The July 3rd article, “López Obrador Unlikely to Give Up Easily,” details both Andres Manuel López Obrador’s and Mexico’s past electoral difficulties, but it fails to mention the charge of corrupt behavior he had to face throughout much of the career of the PRI presidential candidate, Roberto Madrazo, a past political opponent who allegedly stole the 1994 Tabascan gubernatorial race from López Obrador. The pattern of corrupt practices has been a constant theme of Mexican elections and provides a good reason to question the recent electoral process.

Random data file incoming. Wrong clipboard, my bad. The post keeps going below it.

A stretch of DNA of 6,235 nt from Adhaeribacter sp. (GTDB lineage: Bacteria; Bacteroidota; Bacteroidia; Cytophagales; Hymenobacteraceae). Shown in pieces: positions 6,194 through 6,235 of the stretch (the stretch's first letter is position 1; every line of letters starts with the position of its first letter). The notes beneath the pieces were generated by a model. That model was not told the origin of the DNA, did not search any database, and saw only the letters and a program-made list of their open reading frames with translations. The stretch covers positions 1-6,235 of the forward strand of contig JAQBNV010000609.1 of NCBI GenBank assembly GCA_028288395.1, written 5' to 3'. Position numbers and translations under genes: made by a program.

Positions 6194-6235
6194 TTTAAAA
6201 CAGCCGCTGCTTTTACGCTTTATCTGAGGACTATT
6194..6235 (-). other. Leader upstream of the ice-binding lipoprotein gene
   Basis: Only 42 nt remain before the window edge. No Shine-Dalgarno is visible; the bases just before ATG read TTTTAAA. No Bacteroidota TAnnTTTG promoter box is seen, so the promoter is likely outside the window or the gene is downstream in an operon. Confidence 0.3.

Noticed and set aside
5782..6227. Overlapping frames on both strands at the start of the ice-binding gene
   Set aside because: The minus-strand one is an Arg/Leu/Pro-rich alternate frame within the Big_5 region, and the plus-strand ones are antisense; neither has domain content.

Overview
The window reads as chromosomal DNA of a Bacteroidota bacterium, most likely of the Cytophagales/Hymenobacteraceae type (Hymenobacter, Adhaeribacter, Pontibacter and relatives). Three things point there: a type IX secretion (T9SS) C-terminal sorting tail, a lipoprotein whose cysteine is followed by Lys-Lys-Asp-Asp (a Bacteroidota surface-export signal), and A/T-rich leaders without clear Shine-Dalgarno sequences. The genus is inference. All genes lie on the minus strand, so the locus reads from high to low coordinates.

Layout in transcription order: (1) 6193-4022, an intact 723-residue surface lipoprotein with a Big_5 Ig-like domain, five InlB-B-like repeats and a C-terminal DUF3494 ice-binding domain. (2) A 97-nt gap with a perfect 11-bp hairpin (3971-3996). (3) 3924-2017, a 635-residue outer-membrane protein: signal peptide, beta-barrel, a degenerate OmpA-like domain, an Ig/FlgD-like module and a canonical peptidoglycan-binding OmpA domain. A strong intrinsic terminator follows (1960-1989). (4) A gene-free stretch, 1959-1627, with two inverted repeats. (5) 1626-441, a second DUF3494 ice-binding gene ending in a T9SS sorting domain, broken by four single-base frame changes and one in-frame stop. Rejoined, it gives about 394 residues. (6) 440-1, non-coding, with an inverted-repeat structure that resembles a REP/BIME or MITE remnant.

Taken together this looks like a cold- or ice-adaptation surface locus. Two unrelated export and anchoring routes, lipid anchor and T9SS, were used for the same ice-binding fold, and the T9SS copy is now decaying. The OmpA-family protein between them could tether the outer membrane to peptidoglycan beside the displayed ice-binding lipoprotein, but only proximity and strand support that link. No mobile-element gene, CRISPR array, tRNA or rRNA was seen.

The fresh report that 3.5 ballots were omitted from the tabulation rightfully nourishes López Obrador’s suspicions of a tarnished vote count, which could have been influenced by his political opponents. Possibilities of fraud besmirch Mexico’s already tainted electoral system and rightfully heighten López Obrador’s anxieties of a corrupt, unresolved electoral process. Considering the questionable outcome and tight margin of victory for Calderón, Obrador’s request for a ballot recount should be fulfilled because it is essential to ensure legitimacy in the July 2 ballot results.